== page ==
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Since that victory, though, it’s been a tough 13 months for Chimaev as he struggled against a case of COVID-19 that was so severe it forced him to contemplate retirement. In an article by Brett Okamoto at ESPN, Khamzat stated, “I was never scared about my life. I’m scared about what my mom is going to do after I die. My mom, my brothers— was thinking, ‘What are they gonna do after I die?’ I start with this MMA shit because of my family. I want to make some good life with them.”

Thankfully, Chimaev recovered and UFC 267 represents his much-anticipated return to the sport. Making Chimaev’s return even more exciting, though, is that he’s matched up against Li Jinliang (18-6 MMA, 10-4 UFC), a very dangerous and stylistically interesting opponent for Chimaev; Jinliang (also known as “The Leech”) looks to move forward and impose his will on his opponents, which may cause Chimaev trouble. Still, if Chimaev can rediscover his pre-Covid form and control the center of the octagon, this could be an exciting affair that re-establishes Chimaev as one of the most dangerous prospects tearing through the welterweight division.

3) Lerone Murphy (10-0-1 MMA, 2-0-1 in UFC)
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What better way to end this than with a red-hot prospect boasting an undefeated record with 60% of his wins coming by first-round KO/TKO!? This weekend, the world will formally meet Lerone “The Miracle” Murphy.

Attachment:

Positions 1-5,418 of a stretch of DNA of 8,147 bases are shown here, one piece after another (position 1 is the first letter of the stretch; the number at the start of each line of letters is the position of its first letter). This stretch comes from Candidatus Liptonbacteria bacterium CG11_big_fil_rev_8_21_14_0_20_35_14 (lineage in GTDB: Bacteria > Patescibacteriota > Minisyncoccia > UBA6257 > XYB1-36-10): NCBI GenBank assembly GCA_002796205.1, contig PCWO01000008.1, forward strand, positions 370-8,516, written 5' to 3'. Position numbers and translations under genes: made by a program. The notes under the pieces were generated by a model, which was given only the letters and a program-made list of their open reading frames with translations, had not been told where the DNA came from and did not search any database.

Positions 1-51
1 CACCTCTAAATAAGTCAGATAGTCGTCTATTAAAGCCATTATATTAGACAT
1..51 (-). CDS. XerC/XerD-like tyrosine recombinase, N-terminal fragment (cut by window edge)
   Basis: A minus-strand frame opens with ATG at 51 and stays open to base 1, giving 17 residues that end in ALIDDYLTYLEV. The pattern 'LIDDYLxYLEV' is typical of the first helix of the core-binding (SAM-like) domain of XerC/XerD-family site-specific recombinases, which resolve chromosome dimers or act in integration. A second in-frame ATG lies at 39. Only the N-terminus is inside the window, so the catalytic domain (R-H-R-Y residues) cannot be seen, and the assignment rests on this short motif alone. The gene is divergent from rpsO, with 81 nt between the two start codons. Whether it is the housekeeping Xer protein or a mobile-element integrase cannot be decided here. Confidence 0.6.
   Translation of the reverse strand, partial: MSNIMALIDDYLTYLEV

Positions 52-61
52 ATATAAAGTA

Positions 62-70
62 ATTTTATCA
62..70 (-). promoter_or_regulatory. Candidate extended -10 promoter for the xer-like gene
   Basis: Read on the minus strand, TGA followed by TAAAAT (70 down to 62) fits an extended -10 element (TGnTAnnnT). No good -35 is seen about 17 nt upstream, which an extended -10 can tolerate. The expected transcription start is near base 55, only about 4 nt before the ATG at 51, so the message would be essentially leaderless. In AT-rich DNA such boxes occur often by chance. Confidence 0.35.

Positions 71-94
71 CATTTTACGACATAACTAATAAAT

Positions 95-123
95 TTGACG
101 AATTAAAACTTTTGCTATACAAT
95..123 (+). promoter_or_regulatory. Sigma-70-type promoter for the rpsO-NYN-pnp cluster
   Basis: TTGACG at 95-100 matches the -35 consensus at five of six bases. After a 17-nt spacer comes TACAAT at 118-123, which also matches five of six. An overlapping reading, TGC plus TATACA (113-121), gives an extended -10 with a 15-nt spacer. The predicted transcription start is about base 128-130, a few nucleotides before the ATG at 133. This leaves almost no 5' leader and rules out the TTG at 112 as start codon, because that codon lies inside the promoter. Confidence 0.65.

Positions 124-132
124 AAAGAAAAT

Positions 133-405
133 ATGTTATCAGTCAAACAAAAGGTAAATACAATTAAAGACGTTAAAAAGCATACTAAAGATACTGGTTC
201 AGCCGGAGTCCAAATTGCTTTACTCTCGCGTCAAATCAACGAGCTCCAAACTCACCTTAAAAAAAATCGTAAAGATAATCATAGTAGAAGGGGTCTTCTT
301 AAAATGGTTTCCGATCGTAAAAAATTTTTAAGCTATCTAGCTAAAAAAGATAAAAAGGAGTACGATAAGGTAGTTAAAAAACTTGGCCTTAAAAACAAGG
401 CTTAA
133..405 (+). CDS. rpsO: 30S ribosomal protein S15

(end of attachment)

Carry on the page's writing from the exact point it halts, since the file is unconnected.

On his way to the UFC, “The Miracle” chose violence, finishing 5 of 7 fights spectacularly. What’s even more spectacular is what led him to the sport in the first place.

As reported by Joe Coleman at talkSPORT, at the age of 21 Murphy was shot twice in the face. After being shot, he reportedly spit out the bullets that had hit him in the chin and neck, and was rushed to the hospital. It was at this point he decided to begin training MMA, and in 6-months he had his first amateur fight. In just 5 years he was able to make his way through the ranks and to the UFC, where he fought arguably his toughest fight in a split decision draw against mainstay Zubaira Tukhugov. While Murphy was dropped early in the first round, he demonstrated incredible resilience by battling back and showing the judges nearly enough to win the fight.  

Murphy went on to win his next two fights to remain undefeated, including this one against Ricardo Ramos via merciless ground-and-pound:

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His opponent at UFC 267 is “Mr. Finland” Makwan Amirkhani (16-6 MMA, 6-4 UFC) who began his UFC career by scoring an 8-second TKO via flying knee.

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Amirkhani is certainly a quality opponent that provides a true test to Mr. Murphy’s “0,” but one that he’s one that Murphy can handle breezily, nonetheless. 

Be sure to tune in to UFC 267 on Saturday, Oct. 30th, and remember, the prelims begin at 10:30AM EST with the main card following at 2PM EST.